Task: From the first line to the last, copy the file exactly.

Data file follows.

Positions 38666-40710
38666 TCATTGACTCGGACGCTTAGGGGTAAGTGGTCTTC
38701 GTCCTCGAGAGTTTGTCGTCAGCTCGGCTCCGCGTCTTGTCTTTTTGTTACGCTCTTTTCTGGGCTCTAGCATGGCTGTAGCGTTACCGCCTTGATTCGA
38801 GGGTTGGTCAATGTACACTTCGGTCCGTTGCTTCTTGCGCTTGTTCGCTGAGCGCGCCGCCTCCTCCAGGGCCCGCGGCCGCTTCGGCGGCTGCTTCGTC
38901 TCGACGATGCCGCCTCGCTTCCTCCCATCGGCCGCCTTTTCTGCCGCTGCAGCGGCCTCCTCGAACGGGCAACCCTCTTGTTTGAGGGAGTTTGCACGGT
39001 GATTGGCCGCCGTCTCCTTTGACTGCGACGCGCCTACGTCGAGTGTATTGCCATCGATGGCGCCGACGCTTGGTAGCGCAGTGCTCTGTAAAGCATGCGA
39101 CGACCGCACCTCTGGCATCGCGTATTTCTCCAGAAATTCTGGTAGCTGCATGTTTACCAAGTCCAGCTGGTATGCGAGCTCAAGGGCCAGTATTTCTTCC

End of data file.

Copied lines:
Positions 38666-40710
38666 TCATTGACTCGGACGCTTAGGGGTAAGTGGTCTTC
38701 GTCCTCGAGAGTTTGTCGTCAGCTCGGCTCCGCGTCTTGTCTTTTTGTTACGCTCTTTTCTGGGCTCTAGCATGGCTGTAGCGTTACCGCCTTGATTCGA
38801 GGGTTGGTCAATGTACACTTCGGTCCGTTGCTTCTTGCGCTTGTTCGCTGAGCGCGCCGCCTCCTCCAGGGCCCGCGGCCGCTTCGGCGGCTGCTTCGTC
38901 TCGACGATGCCGCCTCGCTTCCTCCCATCGGCCGCCTTTTCTGCCGCTGCAGCGGCCTCCTCGAACGGGCAACCCTCTTGTTTGAGGGAGTTTGCACGGT
39001 GATTGGCCGCCGTCTCCTTTGACTGCGACGCGCCTACGTCGAGTGTATTGCCATCGATGGCGCCGACGCTTGGTAGCGCAGTGCTCTGTAAAGCATGCGA
39101 CGACCGCACCTCTGGCATCGCGTATTTCTCCAGAAATTCTGGTAGCTGCATGTTTACCAAGTCCAGCTGGTATGCGAGCTCAAGGGCCAGTATTTCTTCC